Don Quixote and his Sancho Pansa in San Sebastian – a really beautiful city despite its industrial heritage.

When we arrived in San Sebastian, we were met by another peregrino (pilgrim), Alan Cronin, from Cork a mutual friend through my sister Mary, Cormac’s wife. Our days trek was of the order of 29kms in very warm conditions and it was nice to have someone else organising our accommodation, a Youth Hostel on the western fringe of the city. After a few hours sampling the cities food at 31 August and a beer, we retired for an early start on Thursday. Day 1 was very enjoyable, taking in the long ridge between Irun and Pasaije, a wonderful little fishing/ferry village and the final climb above the coast to bring us to San Sebastian.

One guilty image remains in my brain. As we descended towards Pasaije San Juan, we came across a ewe in distress on the forest path. Something or someone had damaged her throat, with blood visible around a recent wound. She was obviously close to dying, but we couldn’t do anything for her. Afterwards, a few days later, the thought occurred to me that we could possibly have smothered her to put the poor creature out of her misery. Too late. I hope she died soon after we left her.

Cloghoge Valley walk

Waterfall on Cloghoge Brook

Having completed 6 days walking on 2 sections of the Camino de Santiago in Northern Spain last September, 2 of our group decided to try another section in May this year with another new pair. Our plan is to walk from the French border at Irun through the Basque country to Bilbao over a week or so. To get in shape for the tough Basque hill country, I have been doing walks around Wicklow, including the Cloghoge Valley between Loughs Dan and Tay.

David Hermans map of Cloghoge Valley

Using David Herman’s “Walker’s Companion – Ireland” as my guide, I set off on a beautiful early April afternoon from the car park overlooking Luggala, residence of Garech de Brun.

With my dog Toesun on his lead, we descended the steep hiilside to the valley floor alongside the Cloghoge river. All around us were deer grazing, numbering in their hundreds.

With Toesun sniffing the deer, I had my hands full trying to keep him in check as we wandered along above the river bank, enjoying the rustic pleasures that abounded around us. Following a rough roadway, we eventually made it to Lough Dan, where a beautiful spectacle awaited us.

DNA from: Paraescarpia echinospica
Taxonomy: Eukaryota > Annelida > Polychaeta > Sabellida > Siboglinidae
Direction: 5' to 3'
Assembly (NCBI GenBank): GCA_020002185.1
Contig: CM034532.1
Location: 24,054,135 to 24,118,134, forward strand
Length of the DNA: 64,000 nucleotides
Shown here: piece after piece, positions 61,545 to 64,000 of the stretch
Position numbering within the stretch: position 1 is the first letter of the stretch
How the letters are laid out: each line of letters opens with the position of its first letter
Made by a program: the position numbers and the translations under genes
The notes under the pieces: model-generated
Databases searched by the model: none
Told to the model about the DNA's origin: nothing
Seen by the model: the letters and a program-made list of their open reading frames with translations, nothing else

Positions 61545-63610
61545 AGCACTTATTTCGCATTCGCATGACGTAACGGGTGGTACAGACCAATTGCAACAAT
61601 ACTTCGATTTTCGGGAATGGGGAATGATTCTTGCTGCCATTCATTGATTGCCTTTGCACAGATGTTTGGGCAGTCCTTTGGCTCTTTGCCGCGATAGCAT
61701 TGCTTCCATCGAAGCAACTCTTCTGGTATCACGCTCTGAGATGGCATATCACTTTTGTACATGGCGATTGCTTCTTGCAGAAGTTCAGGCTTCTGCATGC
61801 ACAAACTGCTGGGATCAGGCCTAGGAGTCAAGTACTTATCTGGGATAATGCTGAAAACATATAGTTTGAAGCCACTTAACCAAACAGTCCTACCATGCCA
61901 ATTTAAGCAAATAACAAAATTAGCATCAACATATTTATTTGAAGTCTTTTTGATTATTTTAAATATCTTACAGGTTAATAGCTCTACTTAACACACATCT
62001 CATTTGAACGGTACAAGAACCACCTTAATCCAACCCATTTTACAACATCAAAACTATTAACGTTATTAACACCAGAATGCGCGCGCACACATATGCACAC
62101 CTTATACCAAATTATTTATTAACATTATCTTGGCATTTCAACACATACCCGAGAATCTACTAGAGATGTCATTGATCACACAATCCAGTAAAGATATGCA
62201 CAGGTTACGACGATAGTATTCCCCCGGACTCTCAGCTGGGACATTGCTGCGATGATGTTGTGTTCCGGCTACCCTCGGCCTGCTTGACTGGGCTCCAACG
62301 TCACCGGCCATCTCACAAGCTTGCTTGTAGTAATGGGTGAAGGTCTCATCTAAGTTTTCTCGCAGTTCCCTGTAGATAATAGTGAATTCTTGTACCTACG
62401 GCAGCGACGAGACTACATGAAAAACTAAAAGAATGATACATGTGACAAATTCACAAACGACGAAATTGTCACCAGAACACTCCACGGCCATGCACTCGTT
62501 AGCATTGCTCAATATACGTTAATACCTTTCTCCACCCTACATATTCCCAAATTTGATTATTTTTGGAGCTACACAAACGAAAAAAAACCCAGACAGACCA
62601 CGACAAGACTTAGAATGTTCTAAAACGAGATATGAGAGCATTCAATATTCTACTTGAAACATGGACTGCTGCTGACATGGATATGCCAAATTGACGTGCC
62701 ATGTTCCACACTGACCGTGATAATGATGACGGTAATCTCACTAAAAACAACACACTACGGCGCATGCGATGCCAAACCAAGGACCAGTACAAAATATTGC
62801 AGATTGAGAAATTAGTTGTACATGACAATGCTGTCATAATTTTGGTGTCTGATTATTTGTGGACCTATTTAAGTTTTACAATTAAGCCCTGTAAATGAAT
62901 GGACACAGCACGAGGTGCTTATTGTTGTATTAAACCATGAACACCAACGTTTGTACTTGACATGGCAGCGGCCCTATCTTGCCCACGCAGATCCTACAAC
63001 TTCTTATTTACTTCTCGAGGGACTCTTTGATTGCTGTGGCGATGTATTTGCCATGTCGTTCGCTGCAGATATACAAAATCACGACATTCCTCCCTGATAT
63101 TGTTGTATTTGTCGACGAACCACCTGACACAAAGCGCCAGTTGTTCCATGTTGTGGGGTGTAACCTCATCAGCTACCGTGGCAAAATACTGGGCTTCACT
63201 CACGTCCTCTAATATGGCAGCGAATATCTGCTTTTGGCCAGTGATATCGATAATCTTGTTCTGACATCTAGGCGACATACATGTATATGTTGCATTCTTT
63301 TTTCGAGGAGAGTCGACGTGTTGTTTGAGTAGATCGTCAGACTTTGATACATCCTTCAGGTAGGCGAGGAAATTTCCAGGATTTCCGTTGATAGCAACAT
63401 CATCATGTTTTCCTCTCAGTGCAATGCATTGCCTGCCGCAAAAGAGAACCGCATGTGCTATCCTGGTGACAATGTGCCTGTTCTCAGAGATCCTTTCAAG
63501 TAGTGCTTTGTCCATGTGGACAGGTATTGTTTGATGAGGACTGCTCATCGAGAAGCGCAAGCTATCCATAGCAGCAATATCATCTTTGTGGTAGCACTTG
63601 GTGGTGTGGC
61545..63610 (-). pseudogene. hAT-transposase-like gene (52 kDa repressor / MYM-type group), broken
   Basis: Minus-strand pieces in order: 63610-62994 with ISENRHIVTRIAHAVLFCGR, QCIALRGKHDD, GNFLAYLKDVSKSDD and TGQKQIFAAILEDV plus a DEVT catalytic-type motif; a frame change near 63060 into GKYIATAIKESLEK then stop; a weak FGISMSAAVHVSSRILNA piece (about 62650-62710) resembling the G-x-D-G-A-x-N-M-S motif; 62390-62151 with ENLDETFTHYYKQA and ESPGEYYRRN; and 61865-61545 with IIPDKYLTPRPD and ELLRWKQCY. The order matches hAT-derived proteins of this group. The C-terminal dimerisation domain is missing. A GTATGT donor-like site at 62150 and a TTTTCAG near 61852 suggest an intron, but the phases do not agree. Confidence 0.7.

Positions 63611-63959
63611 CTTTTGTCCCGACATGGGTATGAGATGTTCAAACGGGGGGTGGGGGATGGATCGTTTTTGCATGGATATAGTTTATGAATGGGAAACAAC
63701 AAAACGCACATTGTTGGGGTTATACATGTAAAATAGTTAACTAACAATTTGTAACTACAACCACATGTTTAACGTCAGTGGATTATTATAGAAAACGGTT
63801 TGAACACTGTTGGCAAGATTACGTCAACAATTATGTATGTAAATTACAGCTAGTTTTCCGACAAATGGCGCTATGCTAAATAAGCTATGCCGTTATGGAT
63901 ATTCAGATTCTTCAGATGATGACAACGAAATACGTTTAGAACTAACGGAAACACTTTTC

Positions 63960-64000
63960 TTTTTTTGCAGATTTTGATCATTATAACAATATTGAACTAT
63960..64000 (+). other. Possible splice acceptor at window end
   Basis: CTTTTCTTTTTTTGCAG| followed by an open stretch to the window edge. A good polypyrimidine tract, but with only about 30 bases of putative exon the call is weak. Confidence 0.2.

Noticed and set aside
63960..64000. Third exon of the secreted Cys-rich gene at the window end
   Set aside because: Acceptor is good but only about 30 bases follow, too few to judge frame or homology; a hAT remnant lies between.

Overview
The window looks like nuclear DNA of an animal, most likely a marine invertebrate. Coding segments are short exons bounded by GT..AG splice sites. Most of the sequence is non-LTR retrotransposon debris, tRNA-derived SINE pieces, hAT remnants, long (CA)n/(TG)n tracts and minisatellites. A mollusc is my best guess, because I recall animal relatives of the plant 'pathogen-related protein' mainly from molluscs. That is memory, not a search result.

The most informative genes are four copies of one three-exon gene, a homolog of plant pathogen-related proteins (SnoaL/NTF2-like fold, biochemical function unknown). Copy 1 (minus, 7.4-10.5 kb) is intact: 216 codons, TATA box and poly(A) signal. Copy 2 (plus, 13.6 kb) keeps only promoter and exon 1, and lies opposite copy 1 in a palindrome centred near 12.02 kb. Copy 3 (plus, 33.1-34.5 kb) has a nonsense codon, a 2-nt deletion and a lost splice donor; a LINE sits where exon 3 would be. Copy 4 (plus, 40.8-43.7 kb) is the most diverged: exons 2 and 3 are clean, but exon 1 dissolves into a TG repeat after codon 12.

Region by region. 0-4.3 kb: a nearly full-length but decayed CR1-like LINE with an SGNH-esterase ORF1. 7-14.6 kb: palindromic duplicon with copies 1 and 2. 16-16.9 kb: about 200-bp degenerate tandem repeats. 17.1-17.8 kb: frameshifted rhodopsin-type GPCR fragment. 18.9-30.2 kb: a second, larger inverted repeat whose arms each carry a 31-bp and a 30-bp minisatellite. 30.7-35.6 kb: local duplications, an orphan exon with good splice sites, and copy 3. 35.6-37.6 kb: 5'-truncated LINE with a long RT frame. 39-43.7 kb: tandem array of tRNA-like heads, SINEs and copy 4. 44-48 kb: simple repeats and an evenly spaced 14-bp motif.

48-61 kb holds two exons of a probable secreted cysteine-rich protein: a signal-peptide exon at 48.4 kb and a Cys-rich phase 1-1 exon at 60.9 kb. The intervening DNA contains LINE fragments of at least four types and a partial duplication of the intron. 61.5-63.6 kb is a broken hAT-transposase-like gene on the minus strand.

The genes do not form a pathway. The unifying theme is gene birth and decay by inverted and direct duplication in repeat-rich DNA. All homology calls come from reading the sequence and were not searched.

With the afternoon sun shining through it, an oak tree welcomed us to the northern shore of the lough. Away from the deer now, Toesun was at last able to wander around sniffing the hedges and paddling in the stream. From here, I followed the directions along the shore to the beach at the northwest corner of the lough and looked up at the very steep climb that was to take me to the peak of Knocnacloghoge, towering above us.

Girding my loins, I started up the sheer side of the hill, resting every 30 steps or so. With Toesun taking some of the workload, I allowed him lead the way, holding firmly to his lead as he worked his way up, rock by rock. The stops allowed me to enjoy the fantastic scenery that was unfolding below us, the Wicklow Mountains were in view over the vista of Lough Dan.

Beauty abounds in the Wicklow Hills

Near the top, we stopped for another rest break and snacks. Around us were small remnants of the snow that had fallen on the mountains earlier in the week – very cooling on my sweaty brow.

After taking nearly an hour to climb up the 150m or so, I was glad to be able to move freely again once we crested the top. Our taget now was the peak of Knocknacloghoge Mountain across heather on mixed peaty and rocky ground. With the sun now on it’s evening retreat, it was important for us to keep moving and we eventually made it to our goal.

My shadow made it to the top!

Looking down the northern slope to Cloghoge Brook, I could see it was a lot kinder looking than the formidable southern slope we had just ascended. Setting off down the boggy slope, we made it to the right bank of the brook, but try as we may, there was no handy crossing point to get onto the recommended left bank. So with the sun dropping in the sky, I decided to keep following the bank down towards the valley floor. It was tricky at times but we made it in about 30 minutes.

The final leg was to work our way back up the roadway from the de Brun homestead, climbing to the car. In all we covered about 10kms (6 miles) in 4 hours. However, the climb from the shore of Lough Dan to the top of the mountain, a distance of c. 350m, took one and a half hours of that time. My dodgy knees survived, my muscles ached but it was a fabulous experience and a good tester for my upcoming Camino walk.

Round Ireland SailFest Fun Run

Get in on the action with Bart, Homer and friends.

This coming weekend on Sunday April 29th, the Round Ireland SailFest is organising a Fun Run/Walk over 5 miles around the town of Wicklow. This an ideal opportunity to put on your runners to boost your own fitness and help with our fundraising efforts for our Festival in June. All the family can take part and enjoy a few hours of fun. Entry is €20 for runners and €10 for walkers.

Come on down and run for fun this Sunday